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Going After the Big Phish

4c2a63c282bc6d0b03b77feb9dd081ee?s=47 coffeefueled
January 30, 2019

Going After the Big Phish

A short (fifteen minute or less) presentation covering the basics of executive-targeted cybercrime.

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coffeefueled

January 30, 2019
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Transcript

  1. GOING AFTER THE BIG PHISH WHAT TO DO ABOUT WHALING?

  2. WHAT IS WHALING?

  3. HOW BAD IS IT? £38 million • Spoofed email from

    the CEO to the CFO • Wiped out profits for the year • Overall loss of £17 million for the year • Lost 17% of share value • Both CEO and CFO replaced £62 million • CEO’s account compromised or spoofed • Staff asked to transfer funds • Loss was only discovered during an internal audit £77+ million • Facebook and Google are believed to be two of the victims of a sophisticated attack • The attacker registered fake companies with names matching established suppliers • Possibly the most sophisticated known attack yet in terms of planning and recon These are the most basic form of attack. More sophisticated forms directly targeting executives or senior employees to steal IP are rarely disclosed publicly and have to be inferred from other information.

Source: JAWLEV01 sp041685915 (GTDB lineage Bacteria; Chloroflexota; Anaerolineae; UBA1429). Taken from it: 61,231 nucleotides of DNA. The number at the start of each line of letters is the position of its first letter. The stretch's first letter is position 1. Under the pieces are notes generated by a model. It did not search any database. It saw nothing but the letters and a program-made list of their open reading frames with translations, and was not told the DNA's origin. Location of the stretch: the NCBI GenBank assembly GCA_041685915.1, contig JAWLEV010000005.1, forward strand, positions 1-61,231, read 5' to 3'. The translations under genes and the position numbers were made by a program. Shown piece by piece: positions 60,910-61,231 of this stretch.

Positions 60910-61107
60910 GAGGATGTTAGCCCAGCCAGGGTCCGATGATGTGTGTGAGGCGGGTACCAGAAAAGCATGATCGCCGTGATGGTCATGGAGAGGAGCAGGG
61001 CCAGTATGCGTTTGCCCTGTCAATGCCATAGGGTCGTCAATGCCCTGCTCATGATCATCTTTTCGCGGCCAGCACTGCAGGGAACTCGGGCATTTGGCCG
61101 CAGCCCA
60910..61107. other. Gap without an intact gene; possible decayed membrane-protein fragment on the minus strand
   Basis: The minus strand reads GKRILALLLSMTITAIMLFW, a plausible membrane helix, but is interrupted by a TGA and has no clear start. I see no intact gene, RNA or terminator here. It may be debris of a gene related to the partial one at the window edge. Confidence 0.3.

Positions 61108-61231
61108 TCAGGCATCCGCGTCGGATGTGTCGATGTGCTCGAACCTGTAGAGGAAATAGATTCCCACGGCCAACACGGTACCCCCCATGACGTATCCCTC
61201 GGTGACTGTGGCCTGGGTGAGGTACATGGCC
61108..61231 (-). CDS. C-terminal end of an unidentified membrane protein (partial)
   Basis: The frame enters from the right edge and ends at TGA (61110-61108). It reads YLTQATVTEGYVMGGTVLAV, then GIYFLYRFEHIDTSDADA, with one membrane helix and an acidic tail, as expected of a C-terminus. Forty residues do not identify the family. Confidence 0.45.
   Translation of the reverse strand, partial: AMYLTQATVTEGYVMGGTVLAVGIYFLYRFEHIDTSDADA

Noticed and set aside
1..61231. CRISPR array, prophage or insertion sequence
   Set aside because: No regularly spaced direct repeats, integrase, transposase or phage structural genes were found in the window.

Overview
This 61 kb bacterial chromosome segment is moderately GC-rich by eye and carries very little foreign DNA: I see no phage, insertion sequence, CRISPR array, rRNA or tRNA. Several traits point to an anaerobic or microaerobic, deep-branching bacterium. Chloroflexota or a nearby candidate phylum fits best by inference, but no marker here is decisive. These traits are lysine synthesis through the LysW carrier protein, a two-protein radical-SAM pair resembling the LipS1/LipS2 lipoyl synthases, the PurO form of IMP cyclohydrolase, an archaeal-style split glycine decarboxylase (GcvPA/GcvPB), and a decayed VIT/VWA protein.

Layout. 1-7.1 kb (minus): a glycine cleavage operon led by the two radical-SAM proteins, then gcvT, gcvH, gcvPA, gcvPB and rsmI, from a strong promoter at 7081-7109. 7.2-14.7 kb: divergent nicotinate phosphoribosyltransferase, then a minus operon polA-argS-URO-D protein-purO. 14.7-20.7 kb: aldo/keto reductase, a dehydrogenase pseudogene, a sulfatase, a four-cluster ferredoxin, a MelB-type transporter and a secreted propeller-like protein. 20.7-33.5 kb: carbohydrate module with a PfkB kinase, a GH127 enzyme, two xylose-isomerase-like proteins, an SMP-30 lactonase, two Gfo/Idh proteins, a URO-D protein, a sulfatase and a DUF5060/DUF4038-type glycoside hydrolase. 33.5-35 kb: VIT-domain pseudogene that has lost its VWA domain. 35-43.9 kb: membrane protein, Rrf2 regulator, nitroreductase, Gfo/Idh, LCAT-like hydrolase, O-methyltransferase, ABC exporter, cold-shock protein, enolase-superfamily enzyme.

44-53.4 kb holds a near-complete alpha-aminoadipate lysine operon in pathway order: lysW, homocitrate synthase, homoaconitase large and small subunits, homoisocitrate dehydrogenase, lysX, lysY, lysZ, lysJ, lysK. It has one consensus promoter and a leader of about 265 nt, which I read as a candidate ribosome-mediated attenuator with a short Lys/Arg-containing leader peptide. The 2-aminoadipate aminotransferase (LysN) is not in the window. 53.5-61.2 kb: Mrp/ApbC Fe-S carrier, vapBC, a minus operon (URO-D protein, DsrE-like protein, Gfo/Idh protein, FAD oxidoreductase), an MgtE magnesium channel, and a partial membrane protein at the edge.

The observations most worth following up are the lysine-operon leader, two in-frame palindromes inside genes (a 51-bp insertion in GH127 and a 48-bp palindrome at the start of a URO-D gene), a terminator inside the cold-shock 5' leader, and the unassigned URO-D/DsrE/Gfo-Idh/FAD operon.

4. DARKHOTEL  Organised criminal enterprise targeting senior business travellers and

    politicians  Intercept information by impersonating hotel WiFi  May have deployed Stingrays to intercept mobile phone data and communications  Use their MitM approach to deploy malware to devices for later use  Operating since at least 2007, still known to be active
  5. IS THERE A DEFENCE? Education Execs and staff need to

    be aware of the warning signs of whaling attacks Execs and senior staff need to understand and follow basic cybersecurity practices Execs must be aware of the value of their own identities and the information they have access to Technology Always using secure, trusted VPNs when travelling provides a lot of protection Tools exist to ensure digital signatures and encryption of e-mails and messages and should be used Some good password management tools exist, they must be chosen carefully and used effectively Any device an attacker can gain secretive physical access to is no longer something to be trusted Discretion Be careful about any information shared on social media, even to ‘private’ groups Modern secure comms tools are free and simple, and should be used by default Security by obscurity is not a solution, but that does not mean everything should be shared by default
  6. THERE IS A LOT MORE